“The Training Bras of Literature,” Amy Benfer’s article from a recent issue of the Believer, remembers the Sweet Valley High books and contrasts them with the Nancy Drew series. Benfer’s been hiding the SVH books behind magazines and reading them on the subway. (C’mon now, ladies, don’t even try to pretend you don’t remember the series.)
The Sweet Valley High novels I love are perfect, undiluted artifacts of what we thought perfect, undiluted teenage girlhood should look like in the eighties. They have the original covers, in the horrible Smartie-colored pastel shades we wore thenâ€”seashell pink, goldenrod, mint green, and of course, peach, teal, and dusty rose. Across the top is the logo, spelled out in bright red block letters like the ones on the cheerleading sweaters we all wished we owned. (Of course, the Sweet Valley High football team has the most desirable colors: red and white.)
But best of all, these novels have the cover illustrations by one James Mathewuse. (No, I donâ€™t get the spelling either.) As a preteen girl, those covers seemed to be the most satisfying form of pornography I had. I remember finding the real stuff, in the usual basements, and on the top shelves of cupboards I opened while babysitting (my own parents had nothing racier than The Joy of Sex, that old hippie tome). But images of actual sex, at that time, seemed simply mechanical; real sexiness, to me, had to do with some vague notion of being validated as supremely beautiful. I would stare for hours at the covers of Sweet Valley High novels, as if they were catalogs and I could literally shop for a perfect self.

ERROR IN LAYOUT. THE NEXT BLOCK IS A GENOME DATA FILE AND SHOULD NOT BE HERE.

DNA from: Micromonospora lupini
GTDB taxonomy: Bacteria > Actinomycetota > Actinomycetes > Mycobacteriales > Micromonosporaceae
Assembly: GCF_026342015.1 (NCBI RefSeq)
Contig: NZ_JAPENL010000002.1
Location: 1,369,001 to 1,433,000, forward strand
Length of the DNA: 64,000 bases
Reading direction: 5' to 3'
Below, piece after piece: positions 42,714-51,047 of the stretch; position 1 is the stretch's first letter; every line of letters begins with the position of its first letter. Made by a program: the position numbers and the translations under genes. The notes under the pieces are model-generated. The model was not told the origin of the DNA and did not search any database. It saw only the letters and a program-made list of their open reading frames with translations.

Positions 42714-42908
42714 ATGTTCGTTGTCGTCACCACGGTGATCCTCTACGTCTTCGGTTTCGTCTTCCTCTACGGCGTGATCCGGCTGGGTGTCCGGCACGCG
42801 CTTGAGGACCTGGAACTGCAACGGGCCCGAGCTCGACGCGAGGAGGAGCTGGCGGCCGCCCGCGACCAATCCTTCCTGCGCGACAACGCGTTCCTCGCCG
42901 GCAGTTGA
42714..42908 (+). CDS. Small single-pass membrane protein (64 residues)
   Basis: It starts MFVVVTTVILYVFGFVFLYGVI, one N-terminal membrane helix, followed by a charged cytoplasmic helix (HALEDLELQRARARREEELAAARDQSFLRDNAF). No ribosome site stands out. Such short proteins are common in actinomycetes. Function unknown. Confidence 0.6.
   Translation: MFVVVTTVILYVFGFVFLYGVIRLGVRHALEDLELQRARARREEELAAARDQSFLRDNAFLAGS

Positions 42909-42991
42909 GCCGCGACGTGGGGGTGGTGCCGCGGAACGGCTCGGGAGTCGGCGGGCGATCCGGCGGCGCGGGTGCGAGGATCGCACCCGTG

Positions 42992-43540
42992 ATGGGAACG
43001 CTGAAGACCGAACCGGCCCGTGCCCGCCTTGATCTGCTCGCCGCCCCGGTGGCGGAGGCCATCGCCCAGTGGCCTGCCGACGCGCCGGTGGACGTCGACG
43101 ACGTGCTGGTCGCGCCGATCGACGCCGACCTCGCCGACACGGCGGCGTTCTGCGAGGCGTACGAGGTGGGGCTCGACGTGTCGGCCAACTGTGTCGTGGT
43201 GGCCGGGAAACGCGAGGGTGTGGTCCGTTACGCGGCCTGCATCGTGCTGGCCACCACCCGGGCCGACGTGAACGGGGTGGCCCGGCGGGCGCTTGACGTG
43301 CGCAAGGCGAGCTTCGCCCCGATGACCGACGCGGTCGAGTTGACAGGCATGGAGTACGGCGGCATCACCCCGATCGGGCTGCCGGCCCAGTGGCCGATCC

The article is worth skimming, although the focus toward the end on the appeal and significance of the “sweet, wholesome” look gets tedious–it’s reminiscent of pat essays written for my undergraduate women’s studies classes, but lacks the lit crit citations. (Via Lizzie, who knows the series intimately.)